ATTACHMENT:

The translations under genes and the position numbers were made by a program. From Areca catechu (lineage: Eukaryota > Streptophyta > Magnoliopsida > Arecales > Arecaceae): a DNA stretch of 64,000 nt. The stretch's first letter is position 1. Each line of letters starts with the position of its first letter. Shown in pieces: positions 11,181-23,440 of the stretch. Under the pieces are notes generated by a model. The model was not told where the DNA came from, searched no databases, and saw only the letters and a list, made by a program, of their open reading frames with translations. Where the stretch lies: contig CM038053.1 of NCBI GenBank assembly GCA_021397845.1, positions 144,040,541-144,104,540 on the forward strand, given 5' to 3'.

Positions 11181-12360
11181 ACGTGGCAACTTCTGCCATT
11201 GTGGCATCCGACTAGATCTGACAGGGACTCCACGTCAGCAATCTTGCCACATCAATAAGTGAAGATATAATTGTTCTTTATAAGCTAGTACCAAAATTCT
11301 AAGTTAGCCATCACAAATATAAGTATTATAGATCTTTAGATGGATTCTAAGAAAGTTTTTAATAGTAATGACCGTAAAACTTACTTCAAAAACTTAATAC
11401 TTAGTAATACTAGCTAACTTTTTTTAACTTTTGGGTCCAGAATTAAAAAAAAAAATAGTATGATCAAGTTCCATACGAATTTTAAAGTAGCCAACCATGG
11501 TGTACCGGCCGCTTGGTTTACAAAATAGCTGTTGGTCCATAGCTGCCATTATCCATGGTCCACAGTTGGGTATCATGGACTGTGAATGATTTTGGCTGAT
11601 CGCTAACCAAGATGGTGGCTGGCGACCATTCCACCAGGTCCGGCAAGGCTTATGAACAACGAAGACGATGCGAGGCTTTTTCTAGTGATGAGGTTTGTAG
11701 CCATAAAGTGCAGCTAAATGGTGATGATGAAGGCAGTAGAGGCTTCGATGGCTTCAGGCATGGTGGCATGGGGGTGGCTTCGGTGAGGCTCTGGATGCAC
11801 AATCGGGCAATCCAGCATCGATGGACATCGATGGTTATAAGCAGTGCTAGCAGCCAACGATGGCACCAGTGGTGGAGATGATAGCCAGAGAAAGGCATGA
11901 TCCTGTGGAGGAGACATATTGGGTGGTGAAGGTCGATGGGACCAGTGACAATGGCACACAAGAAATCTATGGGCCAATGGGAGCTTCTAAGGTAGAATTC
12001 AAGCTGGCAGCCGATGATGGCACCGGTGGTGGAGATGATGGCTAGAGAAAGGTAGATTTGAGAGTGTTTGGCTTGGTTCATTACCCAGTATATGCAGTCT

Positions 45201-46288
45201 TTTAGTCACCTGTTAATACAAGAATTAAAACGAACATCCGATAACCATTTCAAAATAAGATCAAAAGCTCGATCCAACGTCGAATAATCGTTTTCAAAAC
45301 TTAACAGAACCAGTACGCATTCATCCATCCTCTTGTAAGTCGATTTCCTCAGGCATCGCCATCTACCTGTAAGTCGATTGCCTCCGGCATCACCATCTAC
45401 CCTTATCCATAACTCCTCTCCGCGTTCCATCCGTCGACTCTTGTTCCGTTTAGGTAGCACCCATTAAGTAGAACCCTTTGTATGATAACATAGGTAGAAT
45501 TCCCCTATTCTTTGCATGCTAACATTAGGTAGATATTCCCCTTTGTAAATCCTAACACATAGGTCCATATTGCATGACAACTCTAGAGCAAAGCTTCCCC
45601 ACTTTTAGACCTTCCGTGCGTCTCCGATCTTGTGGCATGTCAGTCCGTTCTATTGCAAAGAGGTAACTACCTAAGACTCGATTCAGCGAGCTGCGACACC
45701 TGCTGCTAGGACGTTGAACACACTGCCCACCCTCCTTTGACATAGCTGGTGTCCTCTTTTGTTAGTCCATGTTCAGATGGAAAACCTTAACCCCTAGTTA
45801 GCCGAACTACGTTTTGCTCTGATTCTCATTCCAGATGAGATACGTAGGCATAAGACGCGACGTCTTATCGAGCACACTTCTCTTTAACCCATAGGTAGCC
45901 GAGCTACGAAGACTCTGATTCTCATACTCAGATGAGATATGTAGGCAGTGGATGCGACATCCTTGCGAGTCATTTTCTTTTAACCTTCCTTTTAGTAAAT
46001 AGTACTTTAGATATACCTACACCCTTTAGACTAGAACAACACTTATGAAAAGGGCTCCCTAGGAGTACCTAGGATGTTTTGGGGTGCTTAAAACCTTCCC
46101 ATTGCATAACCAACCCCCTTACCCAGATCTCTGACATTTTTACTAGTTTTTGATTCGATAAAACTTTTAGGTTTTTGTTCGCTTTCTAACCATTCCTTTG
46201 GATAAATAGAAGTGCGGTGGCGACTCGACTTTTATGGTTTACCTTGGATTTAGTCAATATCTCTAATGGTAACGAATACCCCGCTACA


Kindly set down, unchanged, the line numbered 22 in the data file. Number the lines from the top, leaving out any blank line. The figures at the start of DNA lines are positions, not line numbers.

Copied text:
46001 AGTACTTTAGATATACCTACACCCTTTAGACTAGAACAACACTTATGAAAAGGGCTCCCTAGGAGTACCTAGGATGTTTTGGGGTGCTTAAAACCTTCCC